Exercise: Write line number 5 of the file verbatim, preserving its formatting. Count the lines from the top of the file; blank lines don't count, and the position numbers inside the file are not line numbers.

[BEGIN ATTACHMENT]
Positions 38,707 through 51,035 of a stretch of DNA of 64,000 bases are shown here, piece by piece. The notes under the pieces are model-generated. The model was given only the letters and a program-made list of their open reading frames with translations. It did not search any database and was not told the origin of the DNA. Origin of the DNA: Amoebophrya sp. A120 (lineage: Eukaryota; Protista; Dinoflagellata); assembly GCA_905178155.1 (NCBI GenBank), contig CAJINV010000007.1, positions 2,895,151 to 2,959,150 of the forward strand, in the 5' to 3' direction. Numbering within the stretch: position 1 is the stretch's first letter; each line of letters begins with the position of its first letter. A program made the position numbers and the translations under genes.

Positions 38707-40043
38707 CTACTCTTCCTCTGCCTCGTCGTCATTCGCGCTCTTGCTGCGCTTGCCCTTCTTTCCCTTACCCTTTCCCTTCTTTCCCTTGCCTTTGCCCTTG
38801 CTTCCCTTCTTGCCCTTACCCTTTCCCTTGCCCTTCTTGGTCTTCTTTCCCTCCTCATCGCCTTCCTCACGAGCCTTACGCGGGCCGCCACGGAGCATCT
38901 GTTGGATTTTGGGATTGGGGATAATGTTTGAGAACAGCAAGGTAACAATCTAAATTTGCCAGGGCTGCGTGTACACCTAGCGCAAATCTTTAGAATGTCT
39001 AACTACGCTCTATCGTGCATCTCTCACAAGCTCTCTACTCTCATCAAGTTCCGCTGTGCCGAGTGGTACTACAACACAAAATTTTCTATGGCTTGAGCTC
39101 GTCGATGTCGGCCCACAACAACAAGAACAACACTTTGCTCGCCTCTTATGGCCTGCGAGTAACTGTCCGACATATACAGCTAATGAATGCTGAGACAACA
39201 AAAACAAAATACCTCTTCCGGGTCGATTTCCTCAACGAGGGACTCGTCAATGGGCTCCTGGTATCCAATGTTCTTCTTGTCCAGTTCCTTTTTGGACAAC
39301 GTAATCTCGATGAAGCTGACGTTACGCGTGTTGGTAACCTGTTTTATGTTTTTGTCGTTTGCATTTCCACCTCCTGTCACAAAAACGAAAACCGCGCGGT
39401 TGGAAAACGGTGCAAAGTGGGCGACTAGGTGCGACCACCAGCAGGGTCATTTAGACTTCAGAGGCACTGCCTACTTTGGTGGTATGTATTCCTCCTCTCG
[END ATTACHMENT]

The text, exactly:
38901 GTTGGATTTTGGGATTGGGGATAATGTTTGAGAACAGCAAGGTAACAATCTAAATTTGCCAGGGCTGCGTGTACACCTAGCGCAAATCTTTAGAATGTCT